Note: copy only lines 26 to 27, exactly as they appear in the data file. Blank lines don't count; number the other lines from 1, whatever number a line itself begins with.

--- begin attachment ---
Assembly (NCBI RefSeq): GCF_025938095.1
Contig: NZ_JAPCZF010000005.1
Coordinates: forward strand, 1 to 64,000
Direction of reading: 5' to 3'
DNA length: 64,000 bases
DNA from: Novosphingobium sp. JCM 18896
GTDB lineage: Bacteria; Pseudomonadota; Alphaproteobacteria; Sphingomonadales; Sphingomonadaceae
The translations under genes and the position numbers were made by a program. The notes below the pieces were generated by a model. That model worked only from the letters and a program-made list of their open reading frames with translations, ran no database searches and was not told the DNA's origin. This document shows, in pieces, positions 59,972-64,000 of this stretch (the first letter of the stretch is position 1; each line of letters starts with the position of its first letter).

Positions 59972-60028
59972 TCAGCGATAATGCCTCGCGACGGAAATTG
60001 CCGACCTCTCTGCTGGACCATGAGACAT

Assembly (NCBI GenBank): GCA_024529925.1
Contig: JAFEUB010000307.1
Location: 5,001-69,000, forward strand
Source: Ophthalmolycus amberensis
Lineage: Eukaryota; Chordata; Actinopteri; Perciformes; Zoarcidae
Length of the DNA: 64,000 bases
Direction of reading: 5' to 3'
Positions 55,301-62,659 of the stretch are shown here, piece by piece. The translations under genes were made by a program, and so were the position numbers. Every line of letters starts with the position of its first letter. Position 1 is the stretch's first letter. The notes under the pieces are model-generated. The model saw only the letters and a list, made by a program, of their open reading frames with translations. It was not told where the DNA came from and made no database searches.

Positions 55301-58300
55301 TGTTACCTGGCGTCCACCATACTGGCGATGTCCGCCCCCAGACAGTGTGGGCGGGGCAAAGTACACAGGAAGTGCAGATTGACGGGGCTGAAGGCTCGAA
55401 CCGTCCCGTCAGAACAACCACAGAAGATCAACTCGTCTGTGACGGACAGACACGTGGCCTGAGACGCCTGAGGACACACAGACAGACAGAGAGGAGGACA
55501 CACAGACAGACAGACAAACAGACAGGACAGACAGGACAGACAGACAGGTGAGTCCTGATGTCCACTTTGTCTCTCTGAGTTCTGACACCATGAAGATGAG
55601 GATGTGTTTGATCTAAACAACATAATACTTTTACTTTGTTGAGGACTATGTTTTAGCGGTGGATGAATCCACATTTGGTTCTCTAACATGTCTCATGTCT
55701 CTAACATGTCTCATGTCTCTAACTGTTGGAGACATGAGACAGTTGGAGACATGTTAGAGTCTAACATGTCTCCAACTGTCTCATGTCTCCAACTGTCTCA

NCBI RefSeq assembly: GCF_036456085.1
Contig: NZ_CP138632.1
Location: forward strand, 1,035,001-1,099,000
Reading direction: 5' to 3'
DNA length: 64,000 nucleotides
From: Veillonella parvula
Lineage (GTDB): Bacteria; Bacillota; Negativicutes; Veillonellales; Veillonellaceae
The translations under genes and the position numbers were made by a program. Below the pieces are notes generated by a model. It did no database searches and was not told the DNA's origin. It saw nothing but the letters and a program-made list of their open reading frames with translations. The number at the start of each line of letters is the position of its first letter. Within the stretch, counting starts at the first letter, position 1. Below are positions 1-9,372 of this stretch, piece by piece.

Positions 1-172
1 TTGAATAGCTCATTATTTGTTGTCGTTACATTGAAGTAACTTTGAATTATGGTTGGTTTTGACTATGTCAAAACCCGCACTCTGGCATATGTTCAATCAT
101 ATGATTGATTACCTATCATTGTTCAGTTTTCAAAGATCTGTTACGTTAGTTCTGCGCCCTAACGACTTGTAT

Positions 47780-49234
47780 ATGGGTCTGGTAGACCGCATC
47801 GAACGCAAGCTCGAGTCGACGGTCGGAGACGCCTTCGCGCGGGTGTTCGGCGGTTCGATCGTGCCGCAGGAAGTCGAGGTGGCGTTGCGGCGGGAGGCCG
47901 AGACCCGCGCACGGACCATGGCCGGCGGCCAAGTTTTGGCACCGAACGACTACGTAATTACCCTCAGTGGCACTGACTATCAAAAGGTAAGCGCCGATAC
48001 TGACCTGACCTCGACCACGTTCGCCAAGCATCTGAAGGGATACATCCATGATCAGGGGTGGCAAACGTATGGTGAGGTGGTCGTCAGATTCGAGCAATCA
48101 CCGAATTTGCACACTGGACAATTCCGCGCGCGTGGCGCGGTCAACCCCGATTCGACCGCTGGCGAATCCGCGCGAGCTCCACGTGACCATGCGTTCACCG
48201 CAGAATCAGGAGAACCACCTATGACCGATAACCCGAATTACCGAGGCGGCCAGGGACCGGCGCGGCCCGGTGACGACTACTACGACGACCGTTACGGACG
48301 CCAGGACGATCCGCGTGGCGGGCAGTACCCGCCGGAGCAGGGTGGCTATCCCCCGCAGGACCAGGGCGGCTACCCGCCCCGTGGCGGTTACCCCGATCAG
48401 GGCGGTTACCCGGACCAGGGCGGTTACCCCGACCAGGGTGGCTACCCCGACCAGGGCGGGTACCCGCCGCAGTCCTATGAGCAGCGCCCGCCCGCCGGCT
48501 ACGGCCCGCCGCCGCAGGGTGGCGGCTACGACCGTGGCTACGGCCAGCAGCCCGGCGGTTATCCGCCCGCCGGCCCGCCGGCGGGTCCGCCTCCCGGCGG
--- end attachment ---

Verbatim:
NCBI RefSeq assembly: GCF_036456085.1
Contig: NZ_CP138632.1